- The United States is one of the few countries in the world that puts children in supermax prisons, tries them as adults, incarcerates them for exceptionally long periods of time, defines them as super predators, pepper sprays them for engaging in peaceful protests, and, in an echo of the discourse of the war on terror, describes them as 'teenage time bombs.'
- Part 1: The Numbers are Staggering: US is `World Leader' in Child Poverty (in "Developed" Countries)
- Part 2: Map | How 35 countries compare on child poverty (the U.S. is ranked 34th)
Compiled by David Culver, Ed., Evergreene Digest
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Part 1: The Numbers are Staggering: US is `World Leader' in Child Poverty (in "Developed" Countries)
The callousness of America's political and business leaders is shocking once you start looking at the numbers.
Paul Buchheit, AlterNet
Hungry child eating bread Shutterstock // Raw Story
April 13, 2015 | America's wealth grew by 60 percent in the past six years, by over $30 trillion. In approximately the same time, the number of homeless children has also grown by 60 percent.
Financier and CEO Peter Schiff said, "People don’t go hungry in a capitalist economy." The 16 million kids on food stamps know what it's like to go hungry. Perhaps, some in Congress would say, those children should be working. "There is no such thing as a free lunch," insisted Georgia Representative Jack Kingston, even for schoolkids, who should be required to "sweep the floor of the cafeteria" (as they actually do at a charter school in Texas).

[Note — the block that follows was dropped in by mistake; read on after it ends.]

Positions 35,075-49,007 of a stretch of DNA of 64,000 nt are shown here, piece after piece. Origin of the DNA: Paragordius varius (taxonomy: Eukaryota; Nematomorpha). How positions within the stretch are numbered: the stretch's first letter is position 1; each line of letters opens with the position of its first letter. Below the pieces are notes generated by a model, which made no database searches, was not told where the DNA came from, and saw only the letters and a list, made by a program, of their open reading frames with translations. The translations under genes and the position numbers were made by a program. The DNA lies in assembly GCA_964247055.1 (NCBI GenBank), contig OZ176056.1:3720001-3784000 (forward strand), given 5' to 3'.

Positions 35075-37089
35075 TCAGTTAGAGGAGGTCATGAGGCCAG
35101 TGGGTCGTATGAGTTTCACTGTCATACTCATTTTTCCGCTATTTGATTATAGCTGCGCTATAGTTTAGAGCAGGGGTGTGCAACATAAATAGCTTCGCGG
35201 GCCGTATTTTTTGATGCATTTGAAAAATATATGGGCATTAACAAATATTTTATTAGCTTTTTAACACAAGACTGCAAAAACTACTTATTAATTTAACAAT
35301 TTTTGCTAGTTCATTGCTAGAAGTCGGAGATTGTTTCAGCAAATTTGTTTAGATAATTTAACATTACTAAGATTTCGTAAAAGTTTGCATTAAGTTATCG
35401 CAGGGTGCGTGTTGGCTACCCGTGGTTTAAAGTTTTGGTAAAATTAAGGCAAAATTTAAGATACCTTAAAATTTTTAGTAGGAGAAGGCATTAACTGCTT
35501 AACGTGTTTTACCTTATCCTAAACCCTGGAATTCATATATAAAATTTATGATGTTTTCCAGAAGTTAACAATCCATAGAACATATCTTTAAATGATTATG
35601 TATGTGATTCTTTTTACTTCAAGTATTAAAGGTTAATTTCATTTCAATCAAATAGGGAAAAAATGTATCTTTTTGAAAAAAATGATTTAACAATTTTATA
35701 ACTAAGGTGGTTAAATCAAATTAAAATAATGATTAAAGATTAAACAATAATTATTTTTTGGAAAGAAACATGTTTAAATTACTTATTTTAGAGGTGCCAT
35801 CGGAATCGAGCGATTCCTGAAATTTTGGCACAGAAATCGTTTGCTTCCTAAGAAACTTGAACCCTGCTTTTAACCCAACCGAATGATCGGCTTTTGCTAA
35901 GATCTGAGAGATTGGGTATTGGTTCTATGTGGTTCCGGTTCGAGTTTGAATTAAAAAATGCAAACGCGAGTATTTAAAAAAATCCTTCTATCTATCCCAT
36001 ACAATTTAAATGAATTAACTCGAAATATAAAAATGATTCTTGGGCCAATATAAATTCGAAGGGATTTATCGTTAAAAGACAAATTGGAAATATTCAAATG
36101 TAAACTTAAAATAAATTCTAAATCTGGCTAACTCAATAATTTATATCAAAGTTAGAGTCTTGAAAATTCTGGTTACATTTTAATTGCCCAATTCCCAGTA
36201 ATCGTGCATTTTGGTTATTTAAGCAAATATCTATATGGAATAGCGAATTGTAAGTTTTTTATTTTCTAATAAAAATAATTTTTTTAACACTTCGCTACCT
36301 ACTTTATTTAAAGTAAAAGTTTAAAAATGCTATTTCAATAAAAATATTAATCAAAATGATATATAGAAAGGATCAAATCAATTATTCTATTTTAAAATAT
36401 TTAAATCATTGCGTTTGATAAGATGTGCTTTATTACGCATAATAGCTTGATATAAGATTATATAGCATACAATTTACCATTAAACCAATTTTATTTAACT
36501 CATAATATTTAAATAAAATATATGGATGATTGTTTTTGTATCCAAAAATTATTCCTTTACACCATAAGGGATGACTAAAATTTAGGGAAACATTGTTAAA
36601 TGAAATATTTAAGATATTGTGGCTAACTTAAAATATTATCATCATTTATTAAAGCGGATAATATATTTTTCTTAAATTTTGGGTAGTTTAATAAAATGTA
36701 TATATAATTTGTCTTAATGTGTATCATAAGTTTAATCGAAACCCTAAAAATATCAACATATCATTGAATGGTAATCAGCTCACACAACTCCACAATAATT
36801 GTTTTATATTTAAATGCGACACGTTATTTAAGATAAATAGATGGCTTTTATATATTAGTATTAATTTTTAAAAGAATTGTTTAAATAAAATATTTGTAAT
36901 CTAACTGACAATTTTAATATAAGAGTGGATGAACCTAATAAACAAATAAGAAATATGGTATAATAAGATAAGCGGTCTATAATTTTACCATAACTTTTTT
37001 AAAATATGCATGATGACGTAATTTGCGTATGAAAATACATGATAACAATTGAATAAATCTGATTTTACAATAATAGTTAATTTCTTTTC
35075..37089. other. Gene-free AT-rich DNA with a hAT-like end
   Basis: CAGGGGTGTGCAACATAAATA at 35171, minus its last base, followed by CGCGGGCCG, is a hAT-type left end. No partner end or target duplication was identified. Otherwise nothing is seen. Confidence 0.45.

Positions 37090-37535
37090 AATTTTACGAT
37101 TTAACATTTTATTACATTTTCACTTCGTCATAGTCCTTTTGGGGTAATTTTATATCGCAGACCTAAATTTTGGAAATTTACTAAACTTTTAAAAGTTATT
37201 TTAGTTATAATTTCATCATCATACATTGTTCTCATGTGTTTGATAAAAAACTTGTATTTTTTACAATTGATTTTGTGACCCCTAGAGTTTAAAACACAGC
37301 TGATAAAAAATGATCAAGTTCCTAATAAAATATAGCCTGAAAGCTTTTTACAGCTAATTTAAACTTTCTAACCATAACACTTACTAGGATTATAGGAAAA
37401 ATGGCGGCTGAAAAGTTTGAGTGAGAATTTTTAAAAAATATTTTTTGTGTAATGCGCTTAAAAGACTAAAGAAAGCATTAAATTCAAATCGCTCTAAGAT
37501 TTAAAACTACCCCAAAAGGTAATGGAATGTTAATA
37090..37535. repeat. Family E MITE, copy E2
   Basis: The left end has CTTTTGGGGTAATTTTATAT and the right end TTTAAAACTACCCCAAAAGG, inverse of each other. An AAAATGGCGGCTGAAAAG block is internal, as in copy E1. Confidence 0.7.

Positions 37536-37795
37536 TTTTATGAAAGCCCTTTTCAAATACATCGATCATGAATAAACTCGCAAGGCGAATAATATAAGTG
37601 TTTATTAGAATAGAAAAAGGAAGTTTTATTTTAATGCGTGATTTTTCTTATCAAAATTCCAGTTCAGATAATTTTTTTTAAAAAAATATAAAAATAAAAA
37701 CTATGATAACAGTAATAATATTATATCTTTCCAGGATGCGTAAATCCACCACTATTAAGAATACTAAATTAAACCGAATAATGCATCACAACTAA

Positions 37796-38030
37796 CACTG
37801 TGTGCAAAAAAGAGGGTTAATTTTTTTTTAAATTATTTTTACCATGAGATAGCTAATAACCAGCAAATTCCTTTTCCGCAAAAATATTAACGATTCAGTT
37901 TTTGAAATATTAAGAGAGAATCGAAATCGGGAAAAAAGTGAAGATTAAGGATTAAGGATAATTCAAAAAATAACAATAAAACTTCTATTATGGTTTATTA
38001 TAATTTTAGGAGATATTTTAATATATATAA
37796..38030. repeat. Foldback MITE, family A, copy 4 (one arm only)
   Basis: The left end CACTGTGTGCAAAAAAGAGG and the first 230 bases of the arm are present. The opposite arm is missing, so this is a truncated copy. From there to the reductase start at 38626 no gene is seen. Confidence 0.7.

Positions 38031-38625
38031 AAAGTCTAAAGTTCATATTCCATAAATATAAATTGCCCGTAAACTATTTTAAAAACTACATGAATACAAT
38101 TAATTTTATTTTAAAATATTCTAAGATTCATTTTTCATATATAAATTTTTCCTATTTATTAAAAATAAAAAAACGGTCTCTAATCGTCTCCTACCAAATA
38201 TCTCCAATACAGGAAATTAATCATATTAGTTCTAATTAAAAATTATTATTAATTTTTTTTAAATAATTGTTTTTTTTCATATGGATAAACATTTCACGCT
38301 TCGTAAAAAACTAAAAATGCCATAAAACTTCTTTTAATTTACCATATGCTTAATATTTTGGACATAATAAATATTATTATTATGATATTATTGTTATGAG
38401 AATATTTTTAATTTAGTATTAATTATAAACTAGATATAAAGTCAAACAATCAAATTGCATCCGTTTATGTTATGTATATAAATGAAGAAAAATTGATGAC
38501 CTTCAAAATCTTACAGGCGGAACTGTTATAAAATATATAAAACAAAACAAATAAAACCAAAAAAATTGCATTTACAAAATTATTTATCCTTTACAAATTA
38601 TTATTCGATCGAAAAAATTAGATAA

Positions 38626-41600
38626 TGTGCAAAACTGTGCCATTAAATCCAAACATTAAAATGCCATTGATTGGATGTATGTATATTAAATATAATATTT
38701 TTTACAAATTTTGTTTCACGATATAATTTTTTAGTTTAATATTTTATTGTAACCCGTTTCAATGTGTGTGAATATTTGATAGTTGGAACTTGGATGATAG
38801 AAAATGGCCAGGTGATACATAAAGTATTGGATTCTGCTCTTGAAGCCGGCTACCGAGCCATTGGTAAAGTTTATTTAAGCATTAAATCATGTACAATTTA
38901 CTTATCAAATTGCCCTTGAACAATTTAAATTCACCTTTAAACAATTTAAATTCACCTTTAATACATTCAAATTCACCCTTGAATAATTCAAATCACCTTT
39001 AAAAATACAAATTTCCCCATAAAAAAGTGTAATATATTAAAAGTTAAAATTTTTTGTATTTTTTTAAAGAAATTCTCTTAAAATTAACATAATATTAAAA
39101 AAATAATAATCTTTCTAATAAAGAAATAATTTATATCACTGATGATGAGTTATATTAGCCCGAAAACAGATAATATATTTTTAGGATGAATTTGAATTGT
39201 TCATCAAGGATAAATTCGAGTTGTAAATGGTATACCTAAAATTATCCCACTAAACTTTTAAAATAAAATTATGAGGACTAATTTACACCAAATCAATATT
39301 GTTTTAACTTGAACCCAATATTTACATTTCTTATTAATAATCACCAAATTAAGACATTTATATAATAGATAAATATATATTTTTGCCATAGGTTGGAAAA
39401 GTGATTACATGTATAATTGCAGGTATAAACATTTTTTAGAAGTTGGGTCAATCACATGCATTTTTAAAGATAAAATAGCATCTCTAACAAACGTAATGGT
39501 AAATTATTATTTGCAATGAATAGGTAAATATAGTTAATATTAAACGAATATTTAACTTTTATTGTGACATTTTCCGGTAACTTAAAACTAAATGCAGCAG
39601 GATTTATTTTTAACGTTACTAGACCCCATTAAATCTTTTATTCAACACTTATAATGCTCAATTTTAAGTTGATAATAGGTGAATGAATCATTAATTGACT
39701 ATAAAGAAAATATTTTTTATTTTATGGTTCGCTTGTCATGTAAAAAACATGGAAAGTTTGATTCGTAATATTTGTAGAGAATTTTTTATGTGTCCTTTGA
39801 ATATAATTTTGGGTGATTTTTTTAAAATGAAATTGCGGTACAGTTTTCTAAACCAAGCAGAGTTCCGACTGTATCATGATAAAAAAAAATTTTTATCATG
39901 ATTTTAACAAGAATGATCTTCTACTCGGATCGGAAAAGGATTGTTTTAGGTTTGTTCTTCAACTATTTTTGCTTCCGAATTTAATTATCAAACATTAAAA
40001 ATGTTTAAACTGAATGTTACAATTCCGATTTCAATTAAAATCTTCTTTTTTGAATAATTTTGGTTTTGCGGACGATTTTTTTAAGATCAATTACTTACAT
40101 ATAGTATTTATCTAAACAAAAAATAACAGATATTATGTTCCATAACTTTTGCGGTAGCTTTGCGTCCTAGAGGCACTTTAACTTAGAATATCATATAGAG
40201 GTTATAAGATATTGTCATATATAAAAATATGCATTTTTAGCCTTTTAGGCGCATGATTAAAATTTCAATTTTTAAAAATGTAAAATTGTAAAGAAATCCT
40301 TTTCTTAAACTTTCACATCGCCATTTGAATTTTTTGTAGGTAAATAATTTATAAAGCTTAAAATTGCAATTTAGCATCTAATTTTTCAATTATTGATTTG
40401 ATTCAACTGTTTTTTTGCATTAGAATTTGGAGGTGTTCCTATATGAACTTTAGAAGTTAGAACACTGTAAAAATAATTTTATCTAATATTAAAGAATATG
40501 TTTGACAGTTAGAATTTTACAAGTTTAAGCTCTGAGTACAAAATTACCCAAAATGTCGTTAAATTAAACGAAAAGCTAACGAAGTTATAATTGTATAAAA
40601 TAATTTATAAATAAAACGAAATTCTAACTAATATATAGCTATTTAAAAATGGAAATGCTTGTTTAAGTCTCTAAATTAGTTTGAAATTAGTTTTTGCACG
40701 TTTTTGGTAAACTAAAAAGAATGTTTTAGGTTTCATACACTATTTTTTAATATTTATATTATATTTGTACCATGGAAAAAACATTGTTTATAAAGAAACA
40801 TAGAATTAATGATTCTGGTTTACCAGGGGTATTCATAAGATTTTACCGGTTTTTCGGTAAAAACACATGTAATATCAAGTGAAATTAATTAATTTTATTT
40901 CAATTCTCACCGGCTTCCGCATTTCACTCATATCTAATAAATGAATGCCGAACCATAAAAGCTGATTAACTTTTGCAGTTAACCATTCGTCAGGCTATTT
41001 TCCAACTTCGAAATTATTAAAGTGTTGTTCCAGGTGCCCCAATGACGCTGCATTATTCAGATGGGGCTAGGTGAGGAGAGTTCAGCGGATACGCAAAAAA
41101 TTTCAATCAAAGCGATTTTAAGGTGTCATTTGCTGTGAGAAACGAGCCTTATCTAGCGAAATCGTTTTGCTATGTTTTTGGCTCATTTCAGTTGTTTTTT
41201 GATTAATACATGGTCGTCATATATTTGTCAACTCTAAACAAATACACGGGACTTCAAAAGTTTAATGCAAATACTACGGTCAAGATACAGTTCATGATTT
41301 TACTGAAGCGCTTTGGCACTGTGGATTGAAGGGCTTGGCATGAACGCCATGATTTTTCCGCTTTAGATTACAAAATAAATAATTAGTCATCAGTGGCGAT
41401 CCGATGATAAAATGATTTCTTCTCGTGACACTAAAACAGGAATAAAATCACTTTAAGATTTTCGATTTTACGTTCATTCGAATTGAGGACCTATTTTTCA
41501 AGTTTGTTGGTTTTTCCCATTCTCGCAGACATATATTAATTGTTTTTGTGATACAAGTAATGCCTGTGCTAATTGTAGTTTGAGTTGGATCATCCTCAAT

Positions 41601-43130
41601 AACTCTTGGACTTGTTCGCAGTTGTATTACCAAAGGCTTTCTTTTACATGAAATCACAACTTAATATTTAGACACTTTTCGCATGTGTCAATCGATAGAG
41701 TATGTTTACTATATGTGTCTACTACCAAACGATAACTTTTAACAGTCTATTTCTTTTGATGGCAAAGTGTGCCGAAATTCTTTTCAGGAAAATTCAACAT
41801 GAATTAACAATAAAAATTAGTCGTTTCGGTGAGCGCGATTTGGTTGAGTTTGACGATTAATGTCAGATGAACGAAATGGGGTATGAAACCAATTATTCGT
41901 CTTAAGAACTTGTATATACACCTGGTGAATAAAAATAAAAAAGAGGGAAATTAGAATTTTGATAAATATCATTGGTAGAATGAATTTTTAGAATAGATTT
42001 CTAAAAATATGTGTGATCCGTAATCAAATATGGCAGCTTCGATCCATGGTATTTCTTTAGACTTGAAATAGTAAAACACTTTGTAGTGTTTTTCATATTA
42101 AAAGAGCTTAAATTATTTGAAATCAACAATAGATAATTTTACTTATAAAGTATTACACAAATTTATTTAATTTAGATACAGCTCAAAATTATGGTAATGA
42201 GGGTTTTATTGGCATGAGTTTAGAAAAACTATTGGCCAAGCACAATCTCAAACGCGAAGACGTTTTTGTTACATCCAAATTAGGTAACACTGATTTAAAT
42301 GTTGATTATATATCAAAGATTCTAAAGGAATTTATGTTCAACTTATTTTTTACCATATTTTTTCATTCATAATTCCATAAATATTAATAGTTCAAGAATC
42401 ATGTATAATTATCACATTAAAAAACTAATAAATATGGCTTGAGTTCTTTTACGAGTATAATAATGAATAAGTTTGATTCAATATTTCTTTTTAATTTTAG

Paul Buchheit teaches economic inequality at DePaul University. He is the founder and developer of the Web sites UsAgainstGreed.org, PayUpNow.org and RappingHistory.org, and the editor and main author of "American Wars: Illusions and Realities" (Clarity Press).
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Part 2: Map | How 35 countries compare on child poverty (the U.S. is ranked 34th)
Max Fisher, Washington Post
Click on the map to enlarge. (Data source: UNICEF)
April 15, 2015 | A new report by the United Nations Children's Fund, on the well-being of children in 35 developed nations, turned up some alarming statistics about child poverty. More than one in five American children fall below a relative poverty line, which UNICEF defines as living in a household that earns less than half of the national median. The United States ranks 34th of the 35 countries surveyed, above only Romania and below virtually all of Europe plus Canada, Australia, New Zealand and Japan.
The above map gives a comparative sense of the data. The blue countries have less than 10 percent of its children below UNICEF's relative poverty line, with the red countries approaching 25 percent. Southern European countries, among the most effected by the euro crisis, have some of the worst rates, although none as low as the United States. Former Soviet countries also score poorly. Northern European countries score the highest. English-speaking countries tend to fall somewhere in the middle.
Max Fisher is a former writer and editor at The Atlantic.
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